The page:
Located near Belem Tower, the Jeronimos Monastery is also a UNESCO World Heritage Site and was built in celebration of all the successful Portuguese voyages around the world. Construction started in 1500 and was completed 100 years later! King Manuel I selected the Hieronymite monks to occupy the monastery, whose role was to provide spiritual assistance to sailors who departed from the port. They diligently performed this role for over 400 years until 1833.
Inside you’ll find the tomb of Vasco da Gama and the famous double-tier cloister area. In fact, when Portugal joined the European Economic Community - the formal ceremony was held in the cloister.
If you want to get in and have a moment to yourself before the crowds fill the place - make sure to get in line 30-40 minutes before open. Like most places in Lisbon, everything opens quite late - in this case 10 am. So get there at 9:30 am - there will most likely already be a line!
Tip: If you have the Lisboa Card - this will allow you to skip the line and go right in at open. Also, Jeronimos Monastery is closed on Mondays.
National Azulejo Museum
One of the reasons many people come to Portugal is for the gorgeous tile work or azulejo on display all over the country. The world azulejo is derived from the Arabic word az-zulayj (polished stone) from the time the Moors occupied Lisbon and large parts of Portugal from 711 to 1179. While the rest of Europe was interested in frescos, oil paintings, and sculptures - Portuguese artists were more interested in becoming masters in the art of azulejo. The golden age of azulejo art (16th to 18th century) came during Portugal’s colonial expansion. Through the enormous wealth being created from China, Brazil, Goa, and the East Indies - the rich commissioned palaces, churches, and monasteries to be built and covered with beautiful tile scenic art.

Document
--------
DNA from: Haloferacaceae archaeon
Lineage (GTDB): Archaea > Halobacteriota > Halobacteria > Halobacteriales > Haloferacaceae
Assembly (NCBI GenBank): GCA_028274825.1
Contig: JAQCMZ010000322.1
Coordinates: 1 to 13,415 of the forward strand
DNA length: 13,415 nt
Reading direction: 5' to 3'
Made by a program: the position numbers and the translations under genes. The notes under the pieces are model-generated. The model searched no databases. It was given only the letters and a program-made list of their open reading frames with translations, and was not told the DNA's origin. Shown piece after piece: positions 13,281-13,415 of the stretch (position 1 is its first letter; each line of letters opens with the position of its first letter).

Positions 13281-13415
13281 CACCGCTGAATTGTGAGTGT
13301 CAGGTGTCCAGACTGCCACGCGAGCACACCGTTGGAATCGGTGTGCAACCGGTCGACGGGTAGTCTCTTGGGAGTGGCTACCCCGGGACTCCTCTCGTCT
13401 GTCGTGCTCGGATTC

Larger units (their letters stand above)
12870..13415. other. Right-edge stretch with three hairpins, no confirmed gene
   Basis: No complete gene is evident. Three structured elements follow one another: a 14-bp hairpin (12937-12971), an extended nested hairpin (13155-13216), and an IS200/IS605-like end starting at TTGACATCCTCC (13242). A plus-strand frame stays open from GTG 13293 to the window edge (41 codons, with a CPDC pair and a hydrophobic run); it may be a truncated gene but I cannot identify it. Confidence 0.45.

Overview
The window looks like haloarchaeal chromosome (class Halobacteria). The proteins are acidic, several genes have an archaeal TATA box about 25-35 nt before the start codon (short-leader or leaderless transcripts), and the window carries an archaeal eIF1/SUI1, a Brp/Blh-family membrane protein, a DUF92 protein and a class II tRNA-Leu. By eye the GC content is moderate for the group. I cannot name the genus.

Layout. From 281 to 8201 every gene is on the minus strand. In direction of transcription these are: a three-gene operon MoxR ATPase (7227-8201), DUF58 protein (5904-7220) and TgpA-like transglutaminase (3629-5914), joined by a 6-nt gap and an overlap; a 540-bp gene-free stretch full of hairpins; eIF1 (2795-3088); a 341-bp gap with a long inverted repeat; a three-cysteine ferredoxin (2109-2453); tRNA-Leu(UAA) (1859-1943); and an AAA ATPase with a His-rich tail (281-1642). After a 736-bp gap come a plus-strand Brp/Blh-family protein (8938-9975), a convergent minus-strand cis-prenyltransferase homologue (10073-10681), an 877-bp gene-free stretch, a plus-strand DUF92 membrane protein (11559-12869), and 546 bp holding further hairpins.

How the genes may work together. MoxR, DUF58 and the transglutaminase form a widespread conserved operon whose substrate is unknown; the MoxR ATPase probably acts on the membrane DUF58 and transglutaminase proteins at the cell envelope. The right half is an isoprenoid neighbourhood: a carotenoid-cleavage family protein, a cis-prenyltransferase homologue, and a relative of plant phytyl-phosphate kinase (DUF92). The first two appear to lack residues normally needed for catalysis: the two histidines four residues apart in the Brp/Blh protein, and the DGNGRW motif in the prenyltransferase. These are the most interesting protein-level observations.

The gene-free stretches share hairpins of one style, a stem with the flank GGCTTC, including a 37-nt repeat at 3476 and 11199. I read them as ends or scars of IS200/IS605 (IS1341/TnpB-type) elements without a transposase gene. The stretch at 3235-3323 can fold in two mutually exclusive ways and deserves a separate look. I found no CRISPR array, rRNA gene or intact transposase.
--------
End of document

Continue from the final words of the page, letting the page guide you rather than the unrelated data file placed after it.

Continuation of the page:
The museum here houses over 500 years of some of the best tile art made. You’ll see how the colors of the tiles changed over the years. In the 17th century - green, yellow, blue and white were popular due to Italian influence. 100 years later - blue and white became popular due to the craze of the Chinese porcelain. Red didn’t become in vogue until the 19th century due to the technical difficulty of the high temperature.
For some reason, this museum hasn’t quite been included on the typical tourist must do list - so you’ll mostly have the whole place to yourself. There is also beautiful cafeteria on the ground floor with lovely tile work throughout.
Take a picture with the famous yellow tram or funiculars
The “lifts or elevators” in Lisbon are also called funiculars. They help both locals and tourists navigate the steep and long slopes you see all over Lisbon.
The two most popular lifts are the Elevador da Gloria and the Elevador da Bica. The one we preferred for taking that iconic shot is the Elevador da Bica since it only travels up and down one street a short distance. As always, get there early morning if you want to get a shot with the tram alone.